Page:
Long list of persistent challenges
Romania continues to struggle with political instability, a lack of judicial independence and integrity, high corruption, economic stagnation, and social outmigration in the face of the COVID-19 pandemic, which shows few signs of retreat within the country.
Progress in area of
Concerning judicial independence and integrity, Romania has made some important progress during the period under review in reversing the damage of the 2017–2019 judicial reform packages. This has advanced efforts to lift the European Commission’s Cooperation and Verification Mechanism. However, structural challenges continue to hinder judicial integrity and independence, and there is widespread corruption at the local level. In addition, Romanians continue to perceive the government as highly corrupt and ineffective, which erodes trust and undermines the government’s policy agenda.
Increasing reliance on misinformation
Distrust of government has marked Romanians’ response to official efforts to control the COVID-19 pandemic through restrictions on social gatherings, mandatory quarantines and vaccination. Protests across the country early in the pandemic indicated widespread skepticism of the official narrative, which hindered vaccination efforts. Instead of official information, Romanians increasingly rely on misinformation and “fake news” that downplay the effects of the virus, and cast doubt on the efficacy and safety of vaccines. As the Omicron variant takes hold across Europe, Romania will have to build enough public trust to encourage widespread vaccine adoption in order to avoid the worst national health catastrophe of the pandemic yet. With just 40% of the population fully vaccinated and vaccine uptake slowing, the government faces an uphill battle.
Lax pandemic controls allowed rapid rebound; labor market weaknesses persist
Economically, Romania’s more lax approach to controlling the pandemic means that the economy was able to rebound quickly after a sharp decrease in 2020, growing 7% in 2021, about 3% growth compared to 2019 levels. The European Commission anticipates roughly 5% economic growth in 2022 and 2023, which is strong, with unemployment remaining stable at about 5% over the same timeframe. However, deficit reduction efforts have failed. In 2020, Romania posted a budget deficit of just under 10%, up from 4.4% the previous year. While 2020 was undoubtedly a difficult year for governments around the world in terms of fiscal consolidation, the European Union’s 27 country average was below 7%. Deficit reduction remains key to improving Romania’s economic rating and investment environment. As a final economic note, emigration, particularly that of qualified and educated individuals including healthcare workers, continues to hinder economic advancement and places additional pressures on a faltering healthcare system in the midst of the pandemic. Labor market conditions remain tight, with labor and skills shortages persisting from 2020 because of the exacerbated decline in the labor force. Low labor force participation remains a concern, despite the minor success of labor activation policies and adult learning programs, largely due to emigration.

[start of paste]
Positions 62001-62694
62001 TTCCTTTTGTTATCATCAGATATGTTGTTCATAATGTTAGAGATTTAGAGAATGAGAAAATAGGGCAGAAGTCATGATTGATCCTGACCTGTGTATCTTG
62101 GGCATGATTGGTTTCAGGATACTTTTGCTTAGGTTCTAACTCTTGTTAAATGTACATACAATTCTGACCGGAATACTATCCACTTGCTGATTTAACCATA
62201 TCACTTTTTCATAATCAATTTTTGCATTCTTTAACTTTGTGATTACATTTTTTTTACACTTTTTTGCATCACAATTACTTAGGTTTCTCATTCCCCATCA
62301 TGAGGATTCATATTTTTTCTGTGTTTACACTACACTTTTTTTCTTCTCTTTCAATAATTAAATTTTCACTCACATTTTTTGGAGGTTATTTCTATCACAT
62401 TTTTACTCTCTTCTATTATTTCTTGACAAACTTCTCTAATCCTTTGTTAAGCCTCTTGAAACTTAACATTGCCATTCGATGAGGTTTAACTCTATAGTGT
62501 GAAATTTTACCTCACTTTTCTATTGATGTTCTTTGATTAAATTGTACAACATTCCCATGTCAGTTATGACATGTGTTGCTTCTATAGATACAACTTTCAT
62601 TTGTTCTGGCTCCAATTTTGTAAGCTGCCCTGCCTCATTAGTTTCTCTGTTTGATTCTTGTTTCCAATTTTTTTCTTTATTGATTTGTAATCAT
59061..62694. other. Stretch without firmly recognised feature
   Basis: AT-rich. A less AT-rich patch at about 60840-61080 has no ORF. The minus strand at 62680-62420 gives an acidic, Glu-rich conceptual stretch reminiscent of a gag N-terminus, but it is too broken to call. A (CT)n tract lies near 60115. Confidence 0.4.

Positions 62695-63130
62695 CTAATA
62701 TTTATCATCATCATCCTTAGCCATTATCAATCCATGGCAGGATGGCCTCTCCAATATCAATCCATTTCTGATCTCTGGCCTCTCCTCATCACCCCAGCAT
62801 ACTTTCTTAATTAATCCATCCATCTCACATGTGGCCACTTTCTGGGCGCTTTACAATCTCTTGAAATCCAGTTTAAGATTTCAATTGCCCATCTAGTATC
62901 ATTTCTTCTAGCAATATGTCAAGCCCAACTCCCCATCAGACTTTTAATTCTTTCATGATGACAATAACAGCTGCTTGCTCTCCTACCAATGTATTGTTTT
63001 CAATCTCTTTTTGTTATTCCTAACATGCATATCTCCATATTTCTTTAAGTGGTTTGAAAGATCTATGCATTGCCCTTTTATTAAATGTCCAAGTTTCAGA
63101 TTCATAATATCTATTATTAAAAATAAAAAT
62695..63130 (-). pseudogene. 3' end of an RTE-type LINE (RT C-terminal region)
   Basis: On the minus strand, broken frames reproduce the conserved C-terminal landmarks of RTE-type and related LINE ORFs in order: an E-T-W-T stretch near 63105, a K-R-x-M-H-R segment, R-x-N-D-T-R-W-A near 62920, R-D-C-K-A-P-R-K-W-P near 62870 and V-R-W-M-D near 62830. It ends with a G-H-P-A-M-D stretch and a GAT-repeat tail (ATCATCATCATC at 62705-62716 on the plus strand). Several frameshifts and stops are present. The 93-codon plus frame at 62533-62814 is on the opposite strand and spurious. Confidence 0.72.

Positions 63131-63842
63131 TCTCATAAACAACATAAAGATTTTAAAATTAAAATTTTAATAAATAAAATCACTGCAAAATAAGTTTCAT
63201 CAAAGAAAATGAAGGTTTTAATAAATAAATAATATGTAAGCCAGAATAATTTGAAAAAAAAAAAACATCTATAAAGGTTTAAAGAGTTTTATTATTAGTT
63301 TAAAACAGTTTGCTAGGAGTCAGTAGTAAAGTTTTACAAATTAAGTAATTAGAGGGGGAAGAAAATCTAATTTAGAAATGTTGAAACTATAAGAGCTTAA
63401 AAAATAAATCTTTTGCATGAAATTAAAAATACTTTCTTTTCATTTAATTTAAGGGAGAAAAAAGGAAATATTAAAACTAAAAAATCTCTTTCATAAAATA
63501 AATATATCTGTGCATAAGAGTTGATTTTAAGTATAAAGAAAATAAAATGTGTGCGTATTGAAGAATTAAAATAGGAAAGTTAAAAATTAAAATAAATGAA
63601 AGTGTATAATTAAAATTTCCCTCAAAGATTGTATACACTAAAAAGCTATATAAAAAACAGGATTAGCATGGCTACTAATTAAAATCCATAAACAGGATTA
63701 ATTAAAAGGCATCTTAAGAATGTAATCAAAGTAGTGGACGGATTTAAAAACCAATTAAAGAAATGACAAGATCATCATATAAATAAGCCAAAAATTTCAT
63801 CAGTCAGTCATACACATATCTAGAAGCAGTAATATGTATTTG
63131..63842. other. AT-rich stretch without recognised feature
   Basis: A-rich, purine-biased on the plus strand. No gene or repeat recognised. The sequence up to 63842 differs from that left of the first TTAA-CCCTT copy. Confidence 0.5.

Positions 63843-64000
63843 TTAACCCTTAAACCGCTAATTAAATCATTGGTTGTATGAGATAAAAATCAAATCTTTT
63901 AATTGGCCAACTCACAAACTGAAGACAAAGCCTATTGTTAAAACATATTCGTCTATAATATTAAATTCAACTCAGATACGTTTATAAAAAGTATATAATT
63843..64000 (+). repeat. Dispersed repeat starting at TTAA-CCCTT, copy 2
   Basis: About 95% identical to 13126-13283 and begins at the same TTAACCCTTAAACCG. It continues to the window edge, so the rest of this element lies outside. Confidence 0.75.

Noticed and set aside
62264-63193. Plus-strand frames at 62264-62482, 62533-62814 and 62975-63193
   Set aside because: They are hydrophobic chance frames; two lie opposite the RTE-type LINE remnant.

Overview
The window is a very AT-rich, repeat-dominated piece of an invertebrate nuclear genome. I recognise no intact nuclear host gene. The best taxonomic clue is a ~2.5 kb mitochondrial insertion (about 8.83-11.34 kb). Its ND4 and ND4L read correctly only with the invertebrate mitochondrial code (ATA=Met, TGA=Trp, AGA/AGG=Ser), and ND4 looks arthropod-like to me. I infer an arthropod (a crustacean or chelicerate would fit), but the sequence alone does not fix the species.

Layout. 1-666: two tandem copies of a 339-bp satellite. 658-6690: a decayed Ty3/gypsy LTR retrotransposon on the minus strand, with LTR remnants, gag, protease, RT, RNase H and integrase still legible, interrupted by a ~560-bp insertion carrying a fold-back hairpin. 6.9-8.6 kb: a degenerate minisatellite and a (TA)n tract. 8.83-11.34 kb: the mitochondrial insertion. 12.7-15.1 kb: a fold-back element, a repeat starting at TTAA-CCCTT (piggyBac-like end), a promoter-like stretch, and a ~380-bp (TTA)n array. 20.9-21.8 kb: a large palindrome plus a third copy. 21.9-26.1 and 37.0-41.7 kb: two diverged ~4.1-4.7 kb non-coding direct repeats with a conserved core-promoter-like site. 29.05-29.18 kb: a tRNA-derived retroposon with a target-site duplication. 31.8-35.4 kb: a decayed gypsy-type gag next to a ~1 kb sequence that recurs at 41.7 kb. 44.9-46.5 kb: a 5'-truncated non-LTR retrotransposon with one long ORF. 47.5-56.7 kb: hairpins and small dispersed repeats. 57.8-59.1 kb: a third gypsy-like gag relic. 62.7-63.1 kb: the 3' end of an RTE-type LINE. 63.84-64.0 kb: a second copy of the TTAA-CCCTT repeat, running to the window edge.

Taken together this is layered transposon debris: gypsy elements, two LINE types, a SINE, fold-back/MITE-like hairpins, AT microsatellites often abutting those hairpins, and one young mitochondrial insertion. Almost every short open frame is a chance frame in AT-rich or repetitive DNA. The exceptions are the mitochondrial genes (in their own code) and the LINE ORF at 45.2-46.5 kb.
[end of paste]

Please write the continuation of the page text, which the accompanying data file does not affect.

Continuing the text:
Polarization impeding governance; mistrust between main parties
Party polarization is an impediment to effective governance in Romania. While the electoral system necessitates the formation of party coalitions in order to form majority governments, which can promote cooperation between parties, in 2020 and 2021, government coalitions proved to be fragile. Polarization continues to pit the Social Democratic Party (PSD), and the Party of the Alliance of Liberals and Democrats (ALDE) against the center-right National Liberal Party (PNL). While the PNL, propped up by the USR PLUS and the Democratic Alliance of Hungarians (UDMR/RMDSZ), moved into government after defeating the PSD in the December 2020 elections, this coalition soon collapsed when the USR PLUS pulled its support in October 2021, alleging that the PNL was advancing a reform initiative that would leverage its position in the upcoming local elections. In the 2020 legislative elections, a newly established nationalist, right-wing populist party, the Alliance for the Union of Romanians (AUR), won 9% of the votes for both chambers of parliament. Adopting antagonistic rhetoric and campaign strategy, AUR has further contributed to polarization. Mistrust between the political parties impedes effective and sustainable coalitions, leads to finger-pointing, and is a distraction for both policymakers and the public from advancing meaningful governance initiatives. (Score: 4)